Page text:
For low-income communities worldwide, medical care is often inaccessible. With health care institutions only accepting cash and insurance as methods of payment, it leaves many unable to receive proper treatment for even the most basic ailments. But at least one hospital in Chiapas is working to change that and allowing Indigenous patients to pay with food.
Located in Altamirano, Hospital San Carlos serves Indigenous communities. More than a a quarter of the population in the town are from the Tzeltal, Tztzil, and Ch’ol groups. The hospital opened its doors in 1976 and operates without the help of the Mexican government. Instead, it receives aid from benefactors such as Direct Relief, Schumacher Kramer Foundation, and Fundación de Obras Sociales San Vicente.
The hospital runs 24 hours a day with limited technology, doctors, and medicine. Although it receives help from major benefactors worldwide, the hospital still functions with only 70 beds for more than 100 daily patients. Doctors also have to write down medical records on paper, since the hospital has no internet or computers. Most of the patients require care for chronic illnesses and malnutrition. In 2017, the hospital treated 78 cases of tuberculosis, mostly from underage patients.
Hospital San Carlos is committed to serving to low-income communities in Chiapas. Indigenous patients don’t need official documents to seek treatment at Hospital San Carlos. With just a name, age, and the name of region where they live, they can see a doctor. They also don’t need to pay in cash, allowing many patients to trade coffee, corn, and oranges in exchange for services. Yet, the hospital recognizes that this goodwill isn’t enough to run the institution. “We can’t make medicine with oranges here,” Dr. Sor Adela Orea told Forbes México.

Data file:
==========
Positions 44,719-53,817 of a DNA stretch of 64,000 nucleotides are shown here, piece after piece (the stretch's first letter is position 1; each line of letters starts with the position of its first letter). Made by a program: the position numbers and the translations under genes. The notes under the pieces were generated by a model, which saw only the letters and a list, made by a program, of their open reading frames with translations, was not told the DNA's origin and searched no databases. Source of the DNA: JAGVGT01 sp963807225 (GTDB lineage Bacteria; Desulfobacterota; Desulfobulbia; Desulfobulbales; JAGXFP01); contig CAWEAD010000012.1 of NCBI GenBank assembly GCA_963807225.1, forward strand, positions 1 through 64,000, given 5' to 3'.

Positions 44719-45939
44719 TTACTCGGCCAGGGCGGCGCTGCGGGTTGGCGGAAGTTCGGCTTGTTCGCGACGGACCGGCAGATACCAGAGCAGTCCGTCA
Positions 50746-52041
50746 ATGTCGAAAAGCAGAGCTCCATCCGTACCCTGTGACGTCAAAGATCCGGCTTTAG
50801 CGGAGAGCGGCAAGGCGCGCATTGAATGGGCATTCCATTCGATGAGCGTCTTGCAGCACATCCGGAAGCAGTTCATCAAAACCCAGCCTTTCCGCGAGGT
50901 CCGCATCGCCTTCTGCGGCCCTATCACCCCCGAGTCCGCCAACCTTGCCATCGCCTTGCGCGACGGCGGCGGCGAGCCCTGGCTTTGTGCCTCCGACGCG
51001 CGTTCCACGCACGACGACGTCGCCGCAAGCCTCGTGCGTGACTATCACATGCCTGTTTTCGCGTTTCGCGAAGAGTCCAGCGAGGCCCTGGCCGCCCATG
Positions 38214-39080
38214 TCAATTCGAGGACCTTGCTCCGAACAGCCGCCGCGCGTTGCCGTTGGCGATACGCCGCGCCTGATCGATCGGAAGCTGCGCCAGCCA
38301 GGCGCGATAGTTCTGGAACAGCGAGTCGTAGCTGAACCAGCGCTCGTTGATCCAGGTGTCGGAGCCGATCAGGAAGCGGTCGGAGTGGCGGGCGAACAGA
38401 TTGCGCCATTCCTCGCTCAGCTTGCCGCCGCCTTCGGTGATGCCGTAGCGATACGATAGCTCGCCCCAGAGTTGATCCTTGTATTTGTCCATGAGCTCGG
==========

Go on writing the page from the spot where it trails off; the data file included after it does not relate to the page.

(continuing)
Chiapas is the poorest state in México with 28.1 percent of its population living below the poverty line and only has 253 hospitals fo 5.3 million inhabitants. It’s also the second state with the highest seismic activity, which constantly affects the hospital’s operations. The summer is a particularly difficult season for the hospital since gastrointestinal and respiratory infections increase dramatically.
The neighboring Indigenous communities are grateful for the work Hospital San Carlos has been doing for more than 40 years. “Doctors translate from Spanish to Tzeltal and that helps us feel at home and respected,” a Tzeltal patient told Forbes México.
But while Hospital San Carlos continues to serve these communities, there’s only so much the institution can do without the help of the Mexican government and it continues to search for benefactors that can feed the hospital with more than monetary donations.